Re: The Time of Enoch
In Response To: The Time of Enoch ()

Analysis of Enoch

I intend to put forward a few theories regarding the Book of Enoch. For convenience in the discussion that follows I will use “Enoch” to mean the “Book of Enoch”.

Enoch deserves a lot more analysis in my view for several reasons:

This was a popular book prior to it being denounced by the “Church Fathers”. The fact that it was suppressed suggests to me that it had something important to say or that something in it needed to be concealed - in much the same way that controversial books are quite often banned or censored (or made “unavailable”) in our modern era.

Enoch seems to have had at least three and possibly five different authors many centuries apart. My guess is that it probably originated late Middle Kingdom (c. 1800 BCE) or during the Hyksos Period and was “rewritten” and added to through to the demise of the Essenes (c. 70 CE). I believe that Enoch was controlled (promulgated might be a better word to use here) by the Essenes for most of this period.

Enoch was influential in the construction of the Bible. We see pieces of Enoch in the Old Testament and particularly in John's Revelations. I also see some Enoch in Genesis, Samuel, Numbers, Chronicles, Job, Psalms, Proverbs, Matthew, Corinthians, Peter and John.

This leads me to believe that Enoch was what a modern scholar would call “reference material”. In my view Enoch could have been a major (uncited) source book for the authors of the Bible.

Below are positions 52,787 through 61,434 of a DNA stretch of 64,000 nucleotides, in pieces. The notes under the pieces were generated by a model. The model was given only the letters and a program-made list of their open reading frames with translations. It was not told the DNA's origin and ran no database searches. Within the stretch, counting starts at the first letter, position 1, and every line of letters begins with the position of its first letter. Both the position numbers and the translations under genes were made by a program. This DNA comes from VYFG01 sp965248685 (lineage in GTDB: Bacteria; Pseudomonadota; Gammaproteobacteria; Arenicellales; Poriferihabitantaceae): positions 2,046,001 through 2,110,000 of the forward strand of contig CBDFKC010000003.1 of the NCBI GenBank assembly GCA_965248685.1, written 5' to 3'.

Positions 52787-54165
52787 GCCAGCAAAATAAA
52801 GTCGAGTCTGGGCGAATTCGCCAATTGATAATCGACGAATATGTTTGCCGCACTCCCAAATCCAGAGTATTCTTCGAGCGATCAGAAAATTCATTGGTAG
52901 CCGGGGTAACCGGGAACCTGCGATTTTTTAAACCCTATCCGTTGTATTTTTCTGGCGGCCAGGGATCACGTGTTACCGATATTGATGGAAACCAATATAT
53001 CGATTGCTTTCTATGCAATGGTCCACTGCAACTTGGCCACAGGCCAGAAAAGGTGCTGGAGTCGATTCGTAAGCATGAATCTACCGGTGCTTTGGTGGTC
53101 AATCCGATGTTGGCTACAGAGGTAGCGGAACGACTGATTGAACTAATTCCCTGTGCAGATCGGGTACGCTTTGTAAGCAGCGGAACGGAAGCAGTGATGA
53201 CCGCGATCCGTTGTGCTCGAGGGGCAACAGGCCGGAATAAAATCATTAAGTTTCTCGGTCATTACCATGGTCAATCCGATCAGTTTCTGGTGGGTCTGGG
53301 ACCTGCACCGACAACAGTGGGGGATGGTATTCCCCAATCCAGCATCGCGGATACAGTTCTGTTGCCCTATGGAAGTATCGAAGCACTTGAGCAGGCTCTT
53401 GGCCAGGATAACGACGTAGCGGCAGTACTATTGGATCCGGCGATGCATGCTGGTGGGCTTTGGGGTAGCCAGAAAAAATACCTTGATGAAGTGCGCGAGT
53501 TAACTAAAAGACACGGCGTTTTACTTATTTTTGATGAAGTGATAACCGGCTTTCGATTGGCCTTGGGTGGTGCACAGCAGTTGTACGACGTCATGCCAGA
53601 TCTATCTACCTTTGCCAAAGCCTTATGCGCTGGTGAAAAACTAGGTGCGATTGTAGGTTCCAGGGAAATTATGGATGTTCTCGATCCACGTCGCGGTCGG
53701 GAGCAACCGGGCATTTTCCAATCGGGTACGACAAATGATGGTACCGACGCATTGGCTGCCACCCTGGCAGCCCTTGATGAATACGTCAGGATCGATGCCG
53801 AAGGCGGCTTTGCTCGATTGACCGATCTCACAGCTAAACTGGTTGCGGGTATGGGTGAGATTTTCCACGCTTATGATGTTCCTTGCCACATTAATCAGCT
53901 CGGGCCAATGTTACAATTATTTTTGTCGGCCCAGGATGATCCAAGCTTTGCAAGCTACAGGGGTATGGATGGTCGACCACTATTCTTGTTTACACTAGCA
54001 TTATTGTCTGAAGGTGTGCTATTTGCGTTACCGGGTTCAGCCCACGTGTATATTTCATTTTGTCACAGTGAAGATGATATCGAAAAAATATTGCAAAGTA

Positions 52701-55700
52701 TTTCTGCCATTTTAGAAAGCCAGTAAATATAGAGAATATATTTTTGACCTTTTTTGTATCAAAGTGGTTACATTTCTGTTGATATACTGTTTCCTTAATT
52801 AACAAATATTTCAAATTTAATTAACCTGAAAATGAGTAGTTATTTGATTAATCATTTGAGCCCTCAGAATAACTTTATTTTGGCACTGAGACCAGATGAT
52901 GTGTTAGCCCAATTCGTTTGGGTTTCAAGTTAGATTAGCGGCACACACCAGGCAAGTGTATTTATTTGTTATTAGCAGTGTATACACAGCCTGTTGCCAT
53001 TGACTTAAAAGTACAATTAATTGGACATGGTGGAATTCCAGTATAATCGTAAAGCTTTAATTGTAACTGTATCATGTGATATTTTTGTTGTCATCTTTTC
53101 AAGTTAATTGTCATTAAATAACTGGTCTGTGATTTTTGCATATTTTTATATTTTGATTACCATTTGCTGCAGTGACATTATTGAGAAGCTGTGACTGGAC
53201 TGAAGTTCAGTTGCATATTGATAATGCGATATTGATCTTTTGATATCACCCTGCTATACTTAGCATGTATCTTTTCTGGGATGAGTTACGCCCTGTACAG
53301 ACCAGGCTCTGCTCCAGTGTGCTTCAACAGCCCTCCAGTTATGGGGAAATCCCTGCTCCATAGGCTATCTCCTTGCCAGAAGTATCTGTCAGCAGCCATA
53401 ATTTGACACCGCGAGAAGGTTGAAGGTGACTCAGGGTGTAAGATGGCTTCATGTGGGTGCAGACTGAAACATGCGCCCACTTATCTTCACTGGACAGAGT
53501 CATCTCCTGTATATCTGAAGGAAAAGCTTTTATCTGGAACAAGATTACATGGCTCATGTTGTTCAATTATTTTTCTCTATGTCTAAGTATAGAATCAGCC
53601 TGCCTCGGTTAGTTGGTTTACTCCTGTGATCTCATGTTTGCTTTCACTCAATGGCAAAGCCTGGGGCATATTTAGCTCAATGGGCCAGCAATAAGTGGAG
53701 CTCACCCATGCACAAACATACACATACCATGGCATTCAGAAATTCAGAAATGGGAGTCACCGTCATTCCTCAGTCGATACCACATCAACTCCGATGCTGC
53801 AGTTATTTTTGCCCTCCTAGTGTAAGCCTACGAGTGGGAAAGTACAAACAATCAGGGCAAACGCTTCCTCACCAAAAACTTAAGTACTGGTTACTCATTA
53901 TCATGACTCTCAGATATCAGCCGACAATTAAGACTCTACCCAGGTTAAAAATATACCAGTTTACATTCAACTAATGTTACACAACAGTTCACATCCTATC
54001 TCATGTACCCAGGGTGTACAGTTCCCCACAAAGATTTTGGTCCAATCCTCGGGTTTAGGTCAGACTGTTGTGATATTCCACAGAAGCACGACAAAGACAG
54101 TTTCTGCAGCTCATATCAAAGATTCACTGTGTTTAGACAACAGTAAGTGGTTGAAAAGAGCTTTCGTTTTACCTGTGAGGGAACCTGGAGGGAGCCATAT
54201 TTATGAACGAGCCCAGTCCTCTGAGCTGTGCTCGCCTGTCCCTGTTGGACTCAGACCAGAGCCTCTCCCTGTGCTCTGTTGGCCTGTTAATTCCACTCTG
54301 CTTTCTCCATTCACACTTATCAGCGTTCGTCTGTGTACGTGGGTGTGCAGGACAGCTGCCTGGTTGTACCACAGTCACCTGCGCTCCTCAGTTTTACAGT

Now to put forward a very potentially controversial belief. Robert Feather's book “The Mystery of the Copper Scroll of Qumran” near enough proves that the Essene's copper scroll was a record of Akhenaten's treasury. So the copper scroll was an Egyptian 18th Dynasty archive (for want of a better word!). My theory then is that the Essenes of the Dead Sea were a major remnant of the 18th Dynasty of Pharaoh Akhenaten. Which leads me to another controversial position: I think that major early portions of Enoch were probably written (or rewritten) by scribes associated with Akhenaten and taken by Akhenaten's followers to Qumran where it was amended and expanded.

Furthermore, I believe it is quite likely that the Essenes were very nearly the totality of Pharaoh Akhenaten's regime even though there is some evidence to suggest that the Biblical Exodus was a dispersion that also went into modern day Yemen.

As you can see, I do not want to be dogmatic in these theories but put them forward to encourage an intelligent discussion of the real historical basis of the Bible and books such as Enoch.

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Re: The Time of Enoch